The binder takes the name of an ALI file as its argument and needs to locate source files as well as other ALI files to verify object consistency.
For source files, it follows exactly the same search rules as
(see Search Paths and the Run-Time Library (RTL)). For ALI files the
directories searched are:
gnatbindcommand line, in the order given.
ADA_OBJECTS_PATHenvironment variable. Construct this value exactly as the
PATHenvironment variable: a list of directory names separated by colons (semicolons when working with the NT version of GNAT).
ADA_PRJ_OBJECTS_FILE is normally set by gnatmake or by the gnat
driver when project files are used. It should not normally be set
by other means.
In the binder the switch -I is used to specify both source and library file paths. Use -aI instead if you want to specify source paths only, and -aO if you want to specify library paths only. This means that for the binder -Idir is equivalent to -aIdir -aOdir. The binder generates the bind file (a C language source file) in the current working directory.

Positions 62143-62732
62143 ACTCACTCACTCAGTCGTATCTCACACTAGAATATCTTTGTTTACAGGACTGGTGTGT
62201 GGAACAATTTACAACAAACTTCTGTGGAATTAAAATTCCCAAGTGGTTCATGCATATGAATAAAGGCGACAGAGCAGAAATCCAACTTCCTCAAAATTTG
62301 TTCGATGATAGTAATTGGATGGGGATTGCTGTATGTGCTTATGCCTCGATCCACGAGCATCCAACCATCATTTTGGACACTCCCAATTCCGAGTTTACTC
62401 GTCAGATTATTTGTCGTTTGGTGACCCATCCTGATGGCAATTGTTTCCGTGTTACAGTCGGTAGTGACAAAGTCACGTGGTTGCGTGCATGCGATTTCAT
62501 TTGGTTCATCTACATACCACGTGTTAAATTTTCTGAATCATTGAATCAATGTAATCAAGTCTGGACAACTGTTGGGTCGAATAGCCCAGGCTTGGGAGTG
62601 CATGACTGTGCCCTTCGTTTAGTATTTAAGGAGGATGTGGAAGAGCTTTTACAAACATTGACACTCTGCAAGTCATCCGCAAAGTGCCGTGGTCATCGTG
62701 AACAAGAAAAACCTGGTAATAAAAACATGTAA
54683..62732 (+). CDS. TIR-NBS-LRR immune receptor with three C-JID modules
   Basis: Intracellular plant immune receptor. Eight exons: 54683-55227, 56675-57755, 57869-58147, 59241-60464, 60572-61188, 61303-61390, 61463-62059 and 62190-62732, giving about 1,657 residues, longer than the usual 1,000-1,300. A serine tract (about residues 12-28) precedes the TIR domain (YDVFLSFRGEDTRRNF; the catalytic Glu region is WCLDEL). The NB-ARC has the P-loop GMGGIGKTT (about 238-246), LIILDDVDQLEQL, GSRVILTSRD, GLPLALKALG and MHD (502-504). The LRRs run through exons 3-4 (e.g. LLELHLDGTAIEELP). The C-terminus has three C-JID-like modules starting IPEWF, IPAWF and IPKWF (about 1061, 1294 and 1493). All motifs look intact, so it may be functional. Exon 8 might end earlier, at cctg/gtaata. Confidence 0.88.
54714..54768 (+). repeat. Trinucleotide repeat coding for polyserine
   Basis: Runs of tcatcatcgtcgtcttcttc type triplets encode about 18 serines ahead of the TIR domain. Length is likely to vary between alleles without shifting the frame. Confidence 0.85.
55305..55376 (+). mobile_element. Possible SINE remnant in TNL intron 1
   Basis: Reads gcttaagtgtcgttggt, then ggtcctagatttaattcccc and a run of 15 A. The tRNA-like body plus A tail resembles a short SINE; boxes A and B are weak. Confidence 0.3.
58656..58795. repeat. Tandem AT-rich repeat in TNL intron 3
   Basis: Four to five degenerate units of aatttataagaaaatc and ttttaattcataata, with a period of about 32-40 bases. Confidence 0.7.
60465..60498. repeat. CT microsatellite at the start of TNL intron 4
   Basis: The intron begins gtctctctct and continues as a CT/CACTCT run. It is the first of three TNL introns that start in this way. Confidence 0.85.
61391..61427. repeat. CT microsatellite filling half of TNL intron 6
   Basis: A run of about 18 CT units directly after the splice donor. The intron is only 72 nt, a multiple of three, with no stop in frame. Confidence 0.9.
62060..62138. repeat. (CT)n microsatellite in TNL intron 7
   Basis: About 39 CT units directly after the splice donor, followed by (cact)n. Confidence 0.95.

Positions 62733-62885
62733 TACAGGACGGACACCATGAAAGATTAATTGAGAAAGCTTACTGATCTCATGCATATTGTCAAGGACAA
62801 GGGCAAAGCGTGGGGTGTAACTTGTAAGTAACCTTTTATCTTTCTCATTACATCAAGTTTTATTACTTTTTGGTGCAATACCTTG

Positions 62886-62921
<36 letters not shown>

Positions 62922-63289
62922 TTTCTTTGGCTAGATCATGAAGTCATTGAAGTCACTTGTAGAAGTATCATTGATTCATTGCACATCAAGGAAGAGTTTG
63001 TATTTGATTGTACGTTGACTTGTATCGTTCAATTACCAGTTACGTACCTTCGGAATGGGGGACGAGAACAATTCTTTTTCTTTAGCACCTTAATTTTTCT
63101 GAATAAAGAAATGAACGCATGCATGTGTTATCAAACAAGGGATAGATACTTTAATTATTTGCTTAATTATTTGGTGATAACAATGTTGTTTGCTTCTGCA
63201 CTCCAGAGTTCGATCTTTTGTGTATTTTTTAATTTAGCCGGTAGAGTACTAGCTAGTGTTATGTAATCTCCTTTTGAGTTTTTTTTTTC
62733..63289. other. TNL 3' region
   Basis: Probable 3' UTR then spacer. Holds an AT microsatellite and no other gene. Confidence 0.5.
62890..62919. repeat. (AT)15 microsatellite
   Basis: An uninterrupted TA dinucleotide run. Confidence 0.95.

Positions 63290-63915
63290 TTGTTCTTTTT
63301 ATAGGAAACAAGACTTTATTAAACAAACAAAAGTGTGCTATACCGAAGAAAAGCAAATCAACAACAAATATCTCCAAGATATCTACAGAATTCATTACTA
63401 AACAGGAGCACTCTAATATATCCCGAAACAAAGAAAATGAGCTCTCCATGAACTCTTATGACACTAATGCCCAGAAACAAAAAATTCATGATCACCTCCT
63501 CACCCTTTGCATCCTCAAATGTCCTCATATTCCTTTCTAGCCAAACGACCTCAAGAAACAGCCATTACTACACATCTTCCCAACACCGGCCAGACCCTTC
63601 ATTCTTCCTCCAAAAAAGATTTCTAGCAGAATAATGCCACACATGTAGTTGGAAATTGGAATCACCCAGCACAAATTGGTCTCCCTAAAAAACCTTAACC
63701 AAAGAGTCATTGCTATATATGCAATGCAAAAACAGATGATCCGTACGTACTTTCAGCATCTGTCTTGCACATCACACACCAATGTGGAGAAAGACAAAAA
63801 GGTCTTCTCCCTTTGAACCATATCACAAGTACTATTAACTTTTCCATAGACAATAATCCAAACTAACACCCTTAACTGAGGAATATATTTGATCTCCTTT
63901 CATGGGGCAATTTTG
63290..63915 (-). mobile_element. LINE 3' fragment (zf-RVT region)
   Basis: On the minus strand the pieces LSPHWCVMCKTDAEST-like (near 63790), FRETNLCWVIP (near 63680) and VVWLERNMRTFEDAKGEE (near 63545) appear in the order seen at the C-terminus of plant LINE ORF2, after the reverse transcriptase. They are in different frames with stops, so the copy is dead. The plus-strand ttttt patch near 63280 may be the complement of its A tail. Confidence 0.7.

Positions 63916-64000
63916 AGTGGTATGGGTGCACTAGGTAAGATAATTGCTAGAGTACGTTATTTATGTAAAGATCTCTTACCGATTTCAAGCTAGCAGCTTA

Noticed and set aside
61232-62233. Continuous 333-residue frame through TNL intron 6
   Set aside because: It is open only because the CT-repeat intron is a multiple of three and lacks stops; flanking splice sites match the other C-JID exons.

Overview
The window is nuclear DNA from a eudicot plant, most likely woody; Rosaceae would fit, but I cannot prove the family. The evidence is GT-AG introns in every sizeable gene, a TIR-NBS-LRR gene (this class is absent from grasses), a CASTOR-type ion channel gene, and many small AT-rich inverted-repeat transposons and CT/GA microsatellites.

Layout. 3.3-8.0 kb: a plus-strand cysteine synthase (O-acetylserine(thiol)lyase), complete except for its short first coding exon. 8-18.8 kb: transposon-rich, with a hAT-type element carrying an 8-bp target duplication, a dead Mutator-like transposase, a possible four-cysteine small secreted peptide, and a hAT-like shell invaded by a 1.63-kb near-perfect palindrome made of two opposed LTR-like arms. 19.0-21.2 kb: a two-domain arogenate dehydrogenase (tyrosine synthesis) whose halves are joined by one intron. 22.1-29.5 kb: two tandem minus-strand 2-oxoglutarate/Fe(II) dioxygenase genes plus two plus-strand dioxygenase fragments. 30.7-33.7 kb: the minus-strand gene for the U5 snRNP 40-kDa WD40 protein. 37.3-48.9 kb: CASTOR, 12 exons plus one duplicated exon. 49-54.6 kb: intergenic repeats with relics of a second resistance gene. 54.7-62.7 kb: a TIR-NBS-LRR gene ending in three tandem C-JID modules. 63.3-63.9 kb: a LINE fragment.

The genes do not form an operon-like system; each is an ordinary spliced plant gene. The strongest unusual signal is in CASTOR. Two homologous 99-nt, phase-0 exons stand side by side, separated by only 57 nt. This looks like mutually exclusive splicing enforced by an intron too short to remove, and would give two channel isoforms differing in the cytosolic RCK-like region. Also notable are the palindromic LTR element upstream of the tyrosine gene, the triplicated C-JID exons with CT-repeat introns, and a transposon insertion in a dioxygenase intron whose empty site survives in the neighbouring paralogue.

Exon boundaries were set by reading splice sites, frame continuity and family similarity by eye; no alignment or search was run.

Interfaces and their
children make up the GNAT Run-Time Library, together with the package
GNAT and its children, which contain a set of useful additional
library functions provided by GNAT. The sources for these units are
needed by the compiler and are kept together in one directory. The ALI
files and object files generated by compiling the RTL are needed by the
binder and the linker and are kept together in one directory, typically
different from the directory containing the sources. In a normal
installation, you need not specify these directory names when compiling
or binding. Either the environment variables or the built-in defaults
cause these files to be found.
Besides simplifying access to the RTL, a major use of search paths is in compiling sources from multiple directories. This can make development environments much more flexible.